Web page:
"Same scenario I’ve been through before,” he says. "When Guns broke in the 80s, it was New Kids on the Block that were huge, Debbie Gibson, all that kind of crap. I’ve always been involved in the antithesis of whatever's going on. I actually think life would be dull without it.”

The first Snakepit album, 1995’s bluesy "It's Five O'clock Somewhere,” wasn’t so much of a full-band effort as a side project uncoiled during those years spent wondering if Guns N’ Roses would ever reconvene.

Recorded with Guns veterans Matt Sorum and guitarist Gilby Clarke, Alice In Chains bassist Mike Inez and vocalist Eric Dover from the band Jellyfish, "Five O’ Clock,” according to Slash, was a way to address his nagging workaholism during a period in which the future of GNR was in characteristic doubt.

“A lot of people don’t understand that the first Snakepit record was more or less a glorified demo," he said. “Guns was in a state of not doing anything, and being that I have to keep busy all the time, I just kept working with friends in a studio in my house. Eventually, we took it the whole nine yards.” Although it didn’t spawn any hit singles, the record was warmly received by critics and sold respectably But more importantly, it served as a vehicle to get Slash back out on the road to play for fans who had been thirsting for some new material.

"What I realized when we took it on tour for like four months, was that I had the best time sort of reinventing what it is that makes me love what I do,” Slash said.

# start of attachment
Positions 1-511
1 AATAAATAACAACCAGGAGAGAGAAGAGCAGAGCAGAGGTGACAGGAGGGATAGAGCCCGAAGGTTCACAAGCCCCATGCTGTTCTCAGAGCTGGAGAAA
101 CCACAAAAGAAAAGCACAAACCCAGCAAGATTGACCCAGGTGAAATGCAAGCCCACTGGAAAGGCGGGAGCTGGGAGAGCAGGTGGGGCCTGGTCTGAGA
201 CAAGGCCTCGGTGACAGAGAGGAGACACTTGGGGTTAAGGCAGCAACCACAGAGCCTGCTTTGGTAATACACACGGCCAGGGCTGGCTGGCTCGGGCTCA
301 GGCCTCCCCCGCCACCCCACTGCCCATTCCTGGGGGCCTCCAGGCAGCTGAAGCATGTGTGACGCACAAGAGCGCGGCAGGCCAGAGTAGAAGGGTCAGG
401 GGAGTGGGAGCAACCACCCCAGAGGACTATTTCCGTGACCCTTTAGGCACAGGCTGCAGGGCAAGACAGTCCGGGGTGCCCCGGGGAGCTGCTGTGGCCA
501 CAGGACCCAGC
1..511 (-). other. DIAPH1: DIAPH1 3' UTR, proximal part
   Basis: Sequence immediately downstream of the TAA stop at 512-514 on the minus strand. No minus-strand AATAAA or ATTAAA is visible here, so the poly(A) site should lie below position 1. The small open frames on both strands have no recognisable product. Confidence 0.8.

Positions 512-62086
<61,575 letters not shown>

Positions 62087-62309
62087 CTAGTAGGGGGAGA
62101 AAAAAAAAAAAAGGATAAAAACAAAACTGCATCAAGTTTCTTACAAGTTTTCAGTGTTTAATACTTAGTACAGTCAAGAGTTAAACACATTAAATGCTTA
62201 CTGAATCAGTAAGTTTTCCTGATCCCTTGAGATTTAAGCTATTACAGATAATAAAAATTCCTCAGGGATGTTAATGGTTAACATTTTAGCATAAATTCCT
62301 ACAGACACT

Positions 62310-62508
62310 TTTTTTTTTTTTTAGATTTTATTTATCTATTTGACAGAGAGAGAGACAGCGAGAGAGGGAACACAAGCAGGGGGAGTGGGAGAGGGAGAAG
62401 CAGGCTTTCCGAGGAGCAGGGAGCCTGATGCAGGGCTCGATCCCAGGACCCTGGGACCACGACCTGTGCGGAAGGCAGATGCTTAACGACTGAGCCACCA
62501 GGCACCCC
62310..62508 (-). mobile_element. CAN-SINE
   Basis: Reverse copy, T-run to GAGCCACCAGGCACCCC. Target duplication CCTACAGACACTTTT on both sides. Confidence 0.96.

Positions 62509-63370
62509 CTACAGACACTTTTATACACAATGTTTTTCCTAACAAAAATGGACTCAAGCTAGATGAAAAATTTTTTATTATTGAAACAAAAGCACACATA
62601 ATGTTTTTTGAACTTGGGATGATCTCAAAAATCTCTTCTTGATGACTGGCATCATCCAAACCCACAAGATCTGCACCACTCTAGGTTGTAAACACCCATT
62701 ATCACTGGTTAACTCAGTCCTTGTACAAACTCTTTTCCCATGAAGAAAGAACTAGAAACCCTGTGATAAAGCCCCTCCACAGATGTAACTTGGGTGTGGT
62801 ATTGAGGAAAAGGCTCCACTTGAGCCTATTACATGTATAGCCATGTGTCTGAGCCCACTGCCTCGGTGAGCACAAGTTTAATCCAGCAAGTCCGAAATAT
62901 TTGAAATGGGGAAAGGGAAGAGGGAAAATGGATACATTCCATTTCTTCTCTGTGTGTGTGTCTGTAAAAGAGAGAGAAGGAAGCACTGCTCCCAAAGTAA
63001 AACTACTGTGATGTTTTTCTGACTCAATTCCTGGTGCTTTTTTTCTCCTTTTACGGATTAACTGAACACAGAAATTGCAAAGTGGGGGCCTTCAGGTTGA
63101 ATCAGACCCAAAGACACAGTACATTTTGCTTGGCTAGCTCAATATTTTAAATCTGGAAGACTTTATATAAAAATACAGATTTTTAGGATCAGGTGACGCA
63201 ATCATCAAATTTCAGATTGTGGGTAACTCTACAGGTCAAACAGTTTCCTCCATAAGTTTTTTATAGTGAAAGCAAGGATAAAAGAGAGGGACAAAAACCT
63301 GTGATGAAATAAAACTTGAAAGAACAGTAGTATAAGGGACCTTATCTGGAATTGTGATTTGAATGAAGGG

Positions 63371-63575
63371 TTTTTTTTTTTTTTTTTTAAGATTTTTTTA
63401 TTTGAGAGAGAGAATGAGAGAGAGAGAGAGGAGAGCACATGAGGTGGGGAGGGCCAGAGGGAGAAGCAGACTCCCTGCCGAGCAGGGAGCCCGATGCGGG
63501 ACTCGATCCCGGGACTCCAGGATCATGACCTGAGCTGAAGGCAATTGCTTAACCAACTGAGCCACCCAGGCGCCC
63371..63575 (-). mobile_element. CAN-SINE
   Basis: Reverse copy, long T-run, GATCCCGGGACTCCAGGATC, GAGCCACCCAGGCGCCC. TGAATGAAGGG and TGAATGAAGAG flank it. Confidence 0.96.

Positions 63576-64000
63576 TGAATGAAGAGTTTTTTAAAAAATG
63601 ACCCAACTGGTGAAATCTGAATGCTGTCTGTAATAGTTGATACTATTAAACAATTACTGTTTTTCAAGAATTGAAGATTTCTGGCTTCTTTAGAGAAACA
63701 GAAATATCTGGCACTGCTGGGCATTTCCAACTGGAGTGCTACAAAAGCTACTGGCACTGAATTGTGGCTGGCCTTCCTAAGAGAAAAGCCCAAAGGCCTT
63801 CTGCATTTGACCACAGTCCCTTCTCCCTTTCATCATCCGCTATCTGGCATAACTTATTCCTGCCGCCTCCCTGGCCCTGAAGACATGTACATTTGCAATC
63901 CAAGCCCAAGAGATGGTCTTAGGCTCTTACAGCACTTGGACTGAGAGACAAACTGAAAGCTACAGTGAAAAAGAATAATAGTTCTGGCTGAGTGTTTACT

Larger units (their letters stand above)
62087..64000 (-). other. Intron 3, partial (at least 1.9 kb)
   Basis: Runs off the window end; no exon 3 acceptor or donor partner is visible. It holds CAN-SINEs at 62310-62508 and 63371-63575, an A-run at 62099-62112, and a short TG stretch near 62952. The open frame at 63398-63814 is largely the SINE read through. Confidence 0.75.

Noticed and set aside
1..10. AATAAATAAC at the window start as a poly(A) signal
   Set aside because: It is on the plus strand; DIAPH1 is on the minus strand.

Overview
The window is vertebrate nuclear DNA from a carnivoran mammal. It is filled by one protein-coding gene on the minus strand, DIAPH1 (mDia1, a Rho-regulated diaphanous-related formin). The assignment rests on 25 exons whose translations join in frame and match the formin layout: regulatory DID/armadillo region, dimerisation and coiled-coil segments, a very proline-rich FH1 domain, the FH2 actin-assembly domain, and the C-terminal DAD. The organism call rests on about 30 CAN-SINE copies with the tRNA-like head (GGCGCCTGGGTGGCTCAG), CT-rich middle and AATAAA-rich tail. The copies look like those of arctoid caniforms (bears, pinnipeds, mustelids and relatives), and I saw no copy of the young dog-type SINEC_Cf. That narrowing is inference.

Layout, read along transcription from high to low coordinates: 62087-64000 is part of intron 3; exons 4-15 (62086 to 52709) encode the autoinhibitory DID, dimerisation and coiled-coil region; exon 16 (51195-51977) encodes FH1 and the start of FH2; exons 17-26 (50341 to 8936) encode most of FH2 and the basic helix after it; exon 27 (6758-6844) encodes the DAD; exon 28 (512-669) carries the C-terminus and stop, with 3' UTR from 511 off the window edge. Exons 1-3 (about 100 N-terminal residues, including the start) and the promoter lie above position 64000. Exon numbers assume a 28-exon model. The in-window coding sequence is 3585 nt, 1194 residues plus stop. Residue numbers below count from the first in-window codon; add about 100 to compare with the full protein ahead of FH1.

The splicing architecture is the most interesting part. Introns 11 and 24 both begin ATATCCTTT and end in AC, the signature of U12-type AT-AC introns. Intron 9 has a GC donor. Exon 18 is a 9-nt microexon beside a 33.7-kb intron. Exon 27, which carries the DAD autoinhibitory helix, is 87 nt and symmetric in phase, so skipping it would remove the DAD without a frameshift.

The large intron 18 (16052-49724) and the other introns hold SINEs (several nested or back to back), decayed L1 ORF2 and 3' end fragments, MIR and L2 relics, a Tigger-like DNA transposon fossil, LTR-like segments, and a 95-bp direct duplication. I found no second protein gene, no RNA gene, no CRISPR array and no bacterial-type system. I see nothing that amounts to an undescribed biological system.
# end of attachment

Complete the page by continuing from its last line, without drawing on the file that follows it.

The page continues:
As such, “Ain’t Life Grand," the second Snakepit album, was recorded by what is technically the first Snakepit band vocalist Rod Jack-son, bassist Johnny Blackout, drummer Matt Laug and guitarist Ryan Roxie (who, due to a prior commitment, has been replaced by Keri Kelli for the current tour).

“This Snakepit is the first real group we really sat down and put together,” Slash says.

The current tour is the latest step in along line of re-cent Slash projects that have come up since the end of Guns. In addition to the two incarnations of Snakepit, he organized Slash’s Blues Ball, a traveling cover band that specialized in blues/rock stan-dards and kept him on the road and onstage.

He’s also spent a lot of time performing with a lengthy and diverse list of performers. A partial sampling reads like the ingredients of an odd mix tape: Bob Dylan, Michael Jackson, Blackstreet, Carole King, Alice Cooper, Lenny Kravitz, Marta Sanchez, the Insane Clown Posse, Cheap Trick, Rod Stewart, Iggy Pop and Ozzy Osbourne.

"You know what's cool about that? It was never something I ini-tially set out to do," he says. "The people that I hook up with are just people that I met somewhere, or hung out at a bar with, or happened to be at the same club on a jam night - that's basically it.

“But it’s a compliment for me that anybody would wanna do something with me in the first place. And when that happens and it sounds right, it’s just icing on the cake."